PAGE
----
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With more than $1 billion in information technology investments annually, the Commonwealth of Pennsylvania
has evolved into the equivalent of a Fortune 20 organization, providing a diverse cross section of IT services
and solutions to its 12.3 million citizens and business customers worldwide. The Commonwealth’s ongoing
technology success rests with its ability to leverage the strengths and assets of the entire enterprise to attain
solutions and deliver services in the most cost-effective and efficient manner.
The Commonwealth’s Bureau of Enterprise Architecture (EA) has design and governance responsibility for
information technology solutions and standards utilized by agencies under the governor’s jurisdiction. The goal
of Enterprise Architecture is to support the governor’s office by providing enterprise-wide technology policies
and standards. Partnering with agencies, the goal is achieved by understanding key business drivers,
leveraging appropriate, existing technology, sharing IT resources across the Commonwealth, and making sound
Enterprise Architecture leverages the NASCIO framework and has established a collaborative governance
structure that leverages the skills and experiences of the Office for Information Technology (OIT) as well as key
resources in various Commonwealth agencies. The Enterprise Governance Council (EGC) and the Enterprise
Architecture Standards Committee (EASC), both comprised of senior agency directors and CIOs, provide
leadership, prioritization of initiatives, and recommendations of standards. Domain teams, comprised of agency
technologists, architects, and thought-leaders, realize these initiatives and create Commonwealth standards, IT
policies, and Enterprise Architecture models.
Over the past year focus areas and accomplishments of EA include:
Baseline and Target Model Specification. The Commonwealth’s Target Architecture has continued to
evolve in response to business drivers prioritized by the IT governance structure. Key Target
Architecture specifications include the creation of a common Citizen Information Model, establishment of
a common portal architecture, expansion of the Business Solutions Center of Excellence (BSCoE), and
the creation of a Grants Management Architecture. The Baseline Architecture has been elaborated to
map existing applications to the key functions realized in the Business Architecture. This mapping is
used to identify where redundant services are being provided and serve as input for business
streamlining and technical consolidation.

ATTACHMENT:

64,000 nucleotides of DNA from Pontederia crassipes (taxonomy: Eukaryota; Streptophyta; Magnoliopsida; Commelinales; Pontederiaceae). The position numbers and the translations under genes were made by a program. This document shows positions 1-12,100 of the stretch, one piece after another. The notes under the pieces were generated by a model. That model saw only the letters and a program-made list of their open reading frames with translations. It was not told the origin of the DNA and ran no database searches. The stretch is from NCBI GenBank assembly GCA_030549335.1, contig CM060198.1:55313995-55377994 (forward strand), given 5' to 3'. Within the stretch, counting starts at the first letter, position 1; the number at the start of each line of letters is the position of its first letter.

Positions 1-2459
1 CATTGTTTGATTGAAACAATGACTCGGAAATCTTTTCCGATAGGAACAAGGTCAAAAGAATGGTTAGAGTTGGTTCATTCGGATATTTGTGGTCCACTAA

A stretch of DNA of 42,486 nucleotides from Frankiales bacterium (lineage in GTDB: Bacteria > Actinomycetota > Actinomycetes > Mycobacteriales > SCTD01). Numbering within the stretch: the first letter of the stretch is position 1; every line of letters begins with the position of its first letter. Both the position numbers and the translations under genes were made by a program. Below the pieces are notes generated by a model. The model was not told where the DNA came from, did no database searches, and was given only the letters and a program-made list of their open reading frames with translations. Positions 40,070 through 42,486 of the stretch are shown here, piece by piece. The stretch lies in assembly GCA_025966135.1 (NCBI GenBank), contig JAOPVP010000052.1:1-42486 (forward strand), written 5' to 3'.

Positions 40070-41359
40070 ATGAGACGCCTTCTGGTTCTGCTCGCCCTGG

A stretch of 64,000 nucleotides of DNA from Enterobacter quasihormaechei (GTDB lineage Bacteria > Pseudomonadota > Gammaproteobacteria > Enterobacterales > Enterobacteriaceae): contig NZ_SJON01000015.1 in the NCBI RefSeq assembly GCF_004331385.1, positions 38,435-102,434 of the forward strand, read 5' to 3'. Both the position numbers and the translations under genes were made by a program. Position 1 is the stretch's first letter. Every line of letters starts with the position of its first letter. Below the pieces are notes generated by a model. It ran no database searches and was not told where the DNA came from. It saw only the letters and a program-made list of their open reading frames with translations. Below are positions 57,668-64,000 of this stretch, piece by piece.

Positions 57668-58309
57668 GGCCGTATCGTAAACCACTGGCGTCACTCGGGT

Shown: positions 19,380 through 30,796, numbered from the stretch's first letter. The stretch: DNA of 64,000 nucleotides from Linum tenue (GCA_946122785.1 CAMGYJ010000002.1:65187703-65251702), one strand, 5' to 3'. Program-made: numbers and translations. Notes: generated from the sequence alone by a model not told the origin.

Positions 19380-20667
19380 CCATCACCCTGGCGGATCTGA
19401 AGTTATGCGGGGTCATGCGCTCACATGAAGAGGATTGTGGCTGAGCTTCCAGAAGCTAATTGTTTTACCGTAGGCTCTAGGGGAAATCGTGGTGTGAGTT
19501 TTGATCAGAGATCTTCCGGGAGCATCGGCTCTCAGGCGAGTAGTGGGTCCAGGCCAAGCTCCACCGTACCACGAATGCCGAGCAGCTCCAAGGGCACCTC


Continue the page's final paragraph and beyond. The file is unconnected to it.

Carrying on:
Specification Enterprise Security Architecture and Policies. The Commonwealth, through
Enterprise Architecture, has developed a baseline security architecture that includes all aspects of cyber
security and identity protection and access management. Enterprise Architecture is responsible for
several far-reaching, critical security initiatives that specify standard security approaches and blueprints
for all aspects of cyber security, monitoring, escalation, and identity protection and access management.
Security assessments have to be put in place to identify threats, vulnerabilities and risks to
Commonwealth IT resources. Additionally, the Commonwealth’s Chief Information Security Officer
(CISO) has implemented several security awareness and communication initiatives including a CISO
Roundtable to provide agency security officers multi-directional information sharing among agencies
and a Pennsylvania Information Sharing and Analysis Center (PA-ISAC) to disseminate warnings and
share information among the state and different levels of local government.
Architecture Compliance Process. A Technical Architecture Review (TAR) Board has been
established and is fully operational. The TAR regularly reviews key agency initiatives, to assess
compliance with Enterprise Architecture and standards and to grant waivers based on business
justification. The TAR has been active, reviewing over 100 projects in the first five months of 2006.
Enterprise Architecture has brought many advantages, both tangible and intangible, to the Commonwealth of
Pennsylvania. It is now an institutionalized agent for innovation and standardization across the Commonwealth
and has also evolved into a communication clearinghouse for sharing information about key agency technology
initiatives. Significant cost savings have been achieved through enterprise purchasing agreements for product
standards. The Domain Teams and other collaborative EA mechanisms have begun to foster an attitude and
mindset of cooperation, communication, and sharing throughout Commonwealth agencies.
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Description of Project
Enterprise Architecture (EA) was formally introduced in to the Commonwealth of Pennsylvania in late 2003.
Previously the Commonwealth had centralized several key architecture components: email, telecom services,
desktop operating systems, PCs, and SAP as the back office system. It is upon this infrastructure that EA
initiatives were built, and with this foundation, have constructed a collaborative approach to EA governance and